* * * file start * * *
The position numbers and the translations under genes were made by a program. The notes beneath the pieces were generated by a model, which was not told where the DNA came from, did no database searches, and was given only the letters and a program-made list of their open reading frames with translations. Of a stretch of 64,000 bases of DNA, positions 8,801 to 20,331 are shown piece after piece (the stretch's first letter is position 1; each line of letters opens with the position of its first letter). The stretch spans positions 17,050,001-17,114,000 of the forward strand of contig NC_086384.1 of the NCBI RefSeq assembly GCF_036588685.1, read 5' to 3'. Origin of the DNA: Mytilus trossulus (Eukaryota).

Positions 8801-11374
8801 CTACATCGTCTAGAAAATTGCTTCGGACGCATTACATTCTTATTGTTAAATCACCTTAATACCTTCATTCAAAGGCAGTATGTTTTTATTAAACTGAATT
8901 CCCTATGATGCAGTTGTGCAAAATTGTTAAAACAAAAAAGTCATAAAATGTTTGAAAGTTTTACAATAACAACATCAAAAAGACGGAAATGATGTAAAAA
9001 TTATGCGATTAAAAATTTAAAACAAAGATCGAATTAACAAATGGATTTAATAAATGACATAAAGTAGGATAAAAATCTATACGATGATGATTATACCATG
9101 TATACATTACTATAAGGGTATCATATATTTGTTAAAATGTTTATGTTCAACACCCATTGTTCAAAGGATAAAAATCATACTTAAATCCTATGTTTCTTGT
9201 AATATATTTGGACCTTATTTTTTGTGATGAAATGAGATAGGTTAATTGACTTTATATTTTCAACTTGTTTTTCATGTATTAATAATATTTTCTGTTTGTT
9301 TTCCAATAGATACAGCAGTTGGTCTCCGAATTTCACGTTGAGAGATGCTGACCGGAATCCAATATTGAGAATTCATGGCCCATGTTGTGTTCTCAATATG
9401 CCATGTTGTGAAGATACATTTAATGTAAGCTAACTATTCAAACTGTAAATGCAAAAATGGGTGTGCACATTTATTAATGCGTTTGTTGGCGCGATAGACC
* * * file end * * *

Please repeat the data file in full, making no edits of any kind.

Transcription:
The position numbers and the translations under genes were made by a program. The notes beneath the pieces were generated by a model, which was not told where the DNA came from, did no database searches, and was given only the letters and a program-made list of their open reading frames with translations. Of a stretch of 64,000 bases of DNA, positions 8,801 to 20,331 are shown piece after piece (the stretch's first letter is position 1; each line of letters opens with the position of its first letter). The stretch spans positions 17,050,001-17,114,000 of the forward strand of contig NC_086384.1 of the NCBI RefSeq assembly GCF_036588685.1, read 5' to 3'. Origin of the DNA: Mytilus trossulus (Eukaryota).

Positions 8801-11374
8801 CTACATCGTCTAGAAAATTGCTTCGGACGCATTACATTCTTATTGTTAAATCACCTTAATACCTTCATTCAAAGGCAGTATGTTTTTATTAAACTGAATT
8901 CCCTATGATGCAGTTGTGCAAAATTGTTAAAACAAAAAAGTCATAAAATGTTTGAAAGTTTTACAATAACAACATCAAAAAGACGGAAATGATGTAAAAA
9001 TTATGCGATTAAAAATTTAAAACAAAGATCGAATTAACAAATGGATTTAATAAATGACATAAAGTAGGATAAAAATCTATACGATGATGATTATACCATG
9101 TATACATTACTATAAGGGTATCATATATTTGTTAAAATGTTTATGTTCAACACCCATTGTTCAAAGGATAAAAATCATACTTAAATCCTATGTTTCTTGT
9201 AATATATTTGGACCTTATTTTTTGTGATGAAATGAGATAGGTTAATTGACTTTATATTTTCAACTTGTTTTTCATGTATTAATAATATTTTCTGTTTGTT
9301 TTCCAATAGATACAGCAGTTGGTCTCCGAATTTCACGTTGAGAGATGCTGACCGGAATCCAATATTGAGAATTCATGGCCCATGTTGTGTTCTCAATATG
9401 CCATGTTGTGAAGATACATTTAATGTAAGCTAACTATTCAAACTGTAAATGCAAAAATGGGTGTGCACATTTATTAATGCGTTTGTTGGCGCGATAGACC